IF you thought all smoke alarms were equally effective,
think again. According to a recent study by researchers from the Harborview
Injury Prevention and Research Center (HIPRC) and the University of Washington
in Seattle, photoelectric smoke alarms are much more likely to remain
functioning after installation than are ionization alarms. Ionization alarms
are the most common type found in U.S. households.

The study, which looked at more than 750 households in
Washington State, found that nine months after a smoke alarm was installed, 20%
of the ionized alarms did not function, compared to just 5% of the
photoelectric alarms. Researchers checked the same alarms six months later and
found similar results. The most common cause of a non-functioning alarm was the
removal or disconnection of the battery.

Researchers found that ionization detectors were more
prone to nuisance alarms, often caused by cooking. Nuisance alarms are the most
cited reason by residents for removing or disconnecting an alarm battery. “Many
fires in the house start in or around the kitchen, so we know that it is
critical to have functioning smoke alarms on the first level, adjacent to the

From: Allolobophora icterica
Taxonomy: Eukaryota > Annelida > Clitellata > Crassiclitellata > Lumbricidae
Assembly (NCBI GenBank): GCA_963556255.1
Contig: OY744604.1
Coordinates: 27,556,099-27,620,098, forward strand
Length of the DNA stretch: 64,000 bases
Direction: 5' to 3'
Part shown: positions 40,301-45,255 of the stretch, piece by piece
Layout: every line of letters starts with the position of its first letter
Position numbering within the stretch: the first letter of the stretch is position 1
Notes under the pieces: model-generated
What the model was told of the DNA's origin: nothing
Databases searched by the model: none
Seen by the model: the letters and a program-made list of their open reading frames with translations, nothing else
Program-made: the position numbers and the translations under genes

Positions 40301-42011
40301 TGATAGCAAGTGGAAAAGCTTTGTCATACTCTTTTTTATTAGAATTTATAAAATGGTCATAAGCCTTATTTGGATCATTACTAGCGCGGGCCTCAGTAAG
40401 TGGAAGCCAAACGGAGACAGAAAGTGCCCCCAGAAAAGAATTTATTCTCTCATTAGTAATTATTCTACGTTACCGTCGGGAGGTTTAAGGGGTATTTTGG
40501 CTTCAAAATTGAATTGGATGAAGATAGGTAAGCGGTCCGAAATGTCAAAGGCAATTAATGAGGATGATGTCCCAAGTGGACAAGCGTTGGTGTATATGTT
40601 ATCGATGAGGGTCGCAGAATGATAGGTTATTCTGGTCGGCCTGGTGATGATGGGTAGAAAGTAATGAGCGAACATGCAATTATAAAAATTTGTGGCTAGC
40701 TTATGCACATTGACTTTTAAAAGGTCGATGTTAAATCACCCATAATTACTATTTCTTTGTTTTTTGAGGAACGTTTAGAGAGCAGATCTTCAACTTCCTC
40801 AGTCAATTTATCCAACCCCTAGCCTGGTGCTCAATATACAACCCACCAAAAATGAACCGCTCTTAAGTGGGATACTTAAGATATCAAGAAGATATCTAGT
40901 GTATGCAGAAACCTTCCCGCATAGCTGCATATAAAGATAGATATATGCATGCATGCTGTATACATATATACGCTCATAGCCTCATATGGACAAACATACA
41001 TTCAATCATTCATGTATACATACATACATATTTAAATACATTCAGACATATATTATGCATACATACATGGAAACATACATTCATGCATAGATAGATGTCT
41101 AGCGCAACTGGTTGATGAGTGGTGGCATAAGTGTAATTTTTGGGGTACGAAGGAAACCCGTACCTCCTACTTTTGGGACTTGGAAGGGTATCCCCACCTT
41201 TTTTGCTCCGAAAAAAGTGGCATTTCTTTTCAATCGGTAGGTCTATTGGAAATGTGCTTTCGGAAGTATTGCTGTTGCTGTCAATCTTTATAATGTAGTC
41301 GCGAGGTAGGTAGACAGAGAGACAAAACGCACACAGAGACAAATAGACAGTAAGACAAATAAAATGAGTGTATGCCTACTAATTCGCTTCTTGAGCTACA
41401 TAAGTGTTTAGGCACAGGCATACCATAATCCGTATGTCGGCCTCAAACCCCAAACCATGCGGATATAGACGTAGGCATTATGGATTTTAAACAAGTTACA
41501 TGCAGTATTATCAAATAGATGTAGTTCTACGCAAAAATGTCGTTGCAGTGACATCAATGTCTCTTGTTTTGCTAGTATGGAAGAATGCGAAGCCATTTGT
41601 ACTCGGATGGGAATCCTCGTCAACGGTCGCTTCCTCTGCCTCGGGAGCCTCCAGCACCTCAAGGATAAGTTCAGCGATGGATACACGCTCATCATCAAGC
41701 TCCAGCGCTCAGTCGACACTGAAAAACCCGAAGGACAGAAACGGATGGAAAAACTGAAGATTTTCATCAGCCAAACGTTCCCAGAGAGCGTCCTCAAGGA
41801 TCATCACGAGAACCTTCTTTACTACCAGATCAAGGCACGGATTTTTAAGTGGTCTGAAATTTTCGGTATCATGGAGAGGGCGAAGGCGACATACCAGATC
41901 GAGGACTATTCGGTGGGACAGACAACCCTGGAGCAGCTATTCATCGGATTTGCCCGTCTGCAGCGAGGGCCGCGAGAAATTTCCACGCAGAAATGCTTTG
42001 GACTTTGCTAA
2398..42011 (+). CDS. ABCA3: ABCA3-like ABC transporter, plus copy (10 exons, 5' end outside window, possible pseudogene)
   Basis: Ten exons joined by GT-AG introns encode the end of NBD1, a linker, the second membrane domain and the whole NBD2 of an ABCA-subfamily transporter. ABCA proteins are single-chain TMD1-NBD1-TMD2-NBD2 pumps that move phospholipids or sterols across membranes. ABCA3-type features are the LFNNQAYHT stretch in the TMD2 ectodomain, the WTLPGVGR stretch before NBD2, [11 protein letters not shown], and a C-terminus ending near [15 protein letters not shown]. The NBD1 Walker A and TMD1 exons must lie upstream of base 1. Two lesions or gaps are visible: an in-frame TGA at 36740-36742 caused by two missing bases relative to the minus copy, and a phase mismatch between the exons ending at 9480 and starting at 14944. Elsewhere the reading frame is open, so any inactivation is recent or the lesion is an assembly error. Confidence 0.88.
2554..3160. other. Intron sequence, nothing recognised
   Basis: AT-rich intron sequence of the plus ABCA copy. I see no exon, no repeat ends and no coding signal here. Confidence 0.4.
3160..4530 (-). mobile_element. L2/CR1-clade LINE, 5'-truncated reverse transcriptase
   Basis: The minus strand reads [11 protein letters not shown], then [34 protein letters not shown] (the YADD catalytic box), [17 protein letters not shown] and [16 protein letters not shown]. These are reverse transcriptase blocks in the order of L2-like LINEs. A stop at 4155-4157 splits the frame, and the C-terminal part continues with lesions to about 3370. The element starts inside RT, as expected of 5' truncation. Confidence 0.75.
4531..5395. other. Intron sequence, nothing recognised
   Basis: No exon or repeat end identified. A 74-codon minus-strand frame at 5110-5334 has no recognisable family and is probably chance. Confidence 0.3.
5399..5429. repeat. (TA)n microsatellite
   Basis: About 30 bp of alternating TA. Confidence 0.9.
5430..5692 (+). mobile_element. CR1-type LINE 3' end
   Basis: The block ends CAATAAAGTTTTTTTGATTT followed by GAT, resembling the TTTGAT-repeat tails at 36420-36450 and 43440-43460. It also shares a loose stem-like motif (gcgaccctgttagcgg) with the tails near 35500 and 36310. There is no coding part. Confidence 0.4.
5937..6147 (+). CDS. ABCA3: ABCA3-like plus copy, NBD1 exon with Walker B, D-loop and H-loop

kitchen,” said Dr. Beth Mueller, the study principal investigator and
epidemiologist at the HIPRC.

“Clearly, photoelectric detectors performed much better
in this part of the house.” 

Alarms sold for home use in the U.S. are ionization,
photoelectric, or combination designs. Photoelectric and ionization alarms
operate differently. While both detect particles from combustion, photoelectric
alarms use optical sensors and are more sensitive to slow, smoldering
conditions. Ionization alarms are responsive to flames by detecting particles
from rapid combustion.

“The study results are significant,” said Dr. David
Grossman, a pediatrician and study co-investigator who is now medical director
for preventive care at Group Health in Seattle. “Though the U.S. has made great
strides in getting these life-saving smoke alarms in people’s homes, we still
have a long way to go to make sure that they remain operational. Photoelectric
alarms may be a key answer to providing longer term protection.”